Mohamed Boazizi, a grocer, set himself on fire in protest when officials prevented him from selling and confiscated fruits and vegetables. He died shortly after.

Following that, hundreds of demonstrators flocked to the streets, and one of the first photographs posted on Facebook of protestors and police outside the government building will serve as proof of social media’s critical role in public life.

As a result, the first news to spread globally via social media was viewed as a precursor to the wave of protests.

Until the beginning of 2011, when Tunisia’s long-time president, Zine al-Abidine Ben Ali, was forced to step down, the streets of Tunisia were filled with violent protests.

Every day, there were alarming stories about clashes between demonstrators and police forces in the global media, which also served as information sources on social networks.

Tunisia’s position is unique in the Arab world, if only because the ruling dictatorship was deposed relatively fast, and the reforms and political opportunities obtained in a year presented Tunisia in a new light.

Tunisia is unique in that images, comments, opinions, and recordings from the streets have spread throughout the world, due to not only traditional media but also social networks and their users.


The Egyptian story differed in several respects. What was comparable were Hosni Mubarak’s autocratic rule and the wave of protests that began in the same way, following Tunisia’s lead, when an Egyptian set himself on fire in Cairo to protest the country’s dismal social and economic conditions.

A few days later, the streets were filled with protesters.

Protests in Cairo and other cities lasted 18 days. Social media users uploaded images, videos, and notes about the incident, sparking additional protests.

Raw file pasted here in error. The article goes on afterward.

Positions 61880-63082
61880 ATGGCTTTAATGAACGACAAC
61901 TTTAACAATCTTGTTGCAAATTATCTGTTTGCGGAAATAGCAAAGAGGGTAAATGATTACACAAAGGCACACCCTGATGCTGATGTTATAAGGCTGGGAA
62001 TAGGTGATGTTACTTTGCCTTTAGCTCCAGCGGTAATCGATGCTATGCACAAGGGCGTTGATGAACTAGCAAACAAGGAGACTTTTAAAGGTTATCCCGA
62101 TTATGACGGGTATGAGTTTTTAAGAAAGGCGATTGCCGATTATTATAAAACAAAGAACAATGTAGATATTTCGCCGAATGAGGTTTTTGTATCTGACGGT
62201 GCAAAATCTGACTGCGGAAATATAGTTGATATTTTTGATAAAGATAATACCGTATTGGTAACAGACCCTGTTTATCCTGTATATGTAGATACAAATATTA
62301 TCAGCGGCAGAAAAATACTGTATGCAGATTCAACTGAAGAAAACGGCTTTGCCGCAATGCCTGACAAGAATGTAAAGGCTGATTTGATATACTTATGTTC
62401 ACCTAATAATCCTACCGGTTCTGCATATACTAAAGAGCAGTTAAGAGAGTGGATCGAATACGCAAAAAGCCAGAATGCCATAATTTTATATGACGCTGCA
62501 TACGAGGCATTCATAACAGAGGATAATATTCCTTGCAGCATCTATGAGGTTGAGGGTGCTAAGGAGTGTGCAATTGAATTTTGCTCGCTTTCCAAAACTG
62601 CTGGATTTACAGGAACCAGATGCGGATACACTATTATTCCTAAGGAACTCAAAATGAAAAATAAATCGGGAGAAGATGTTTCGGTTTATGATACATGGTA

Egyptians were outraged in 2010 due to continued security concerns, a worsening economy, poverty, and high unemployment.

In Egypt, young people formed Facebook groups to encourage Egyptians to march to abolish corruption, revise the constitution, and generate new jobs.

Egyptian and Tunisian protesters used social media to increase the revolution’s activity and reach. Most citizens obtained their information from social media.

One activist in Cairo stated, “We use Facebook to schedule protests, Twitter to coordinate, and YouTube to inform the world.”

Egypt’s highest administrative body has ordered the suspension of internet and mobile services in some parts of the country.

It is worth noting, however, that the blockage of modern channels of communication prompted even more resistance, as people turned to traditional “door-to-door” campaigns to rally as much support as possible for the protests.

In addition to Tunisia and Egypt, several more nations have felt the effects of the Arab Spring on state stability.

Libya and Yemen have little Internet penetration and control, so social media’s impact on protests is limited. A huge wave of protestant discontent swept over Bahrain, Algeria, and Morocco.

Protests began in Syria in mid-March 2011, with some of the first social media reports showing conflicts between police and protestors in Damascus.

What should be remembered in the future is that regimes in nations whose governments were deposed using social media were unprepared for such events.

In countries where the Internet was not a key source of information, it swiftly became a valuable “weapon”.

The premise is that leaders acknowledge social media’s ability to impact public opinion. Social media now reflects a country’s internal dynamics.

As social networks expand, we will see the effects on people and society as a whole.

Social media and the unstoppable momentum of the Arab Spring

The Arab Spring represented a watershed moment in the use of technology for political activity.

Initially fueled by social media platforms, the protests revealed the potent role that digital tools could play in confronting entrenched authoritarian regimes throughout the Arab East.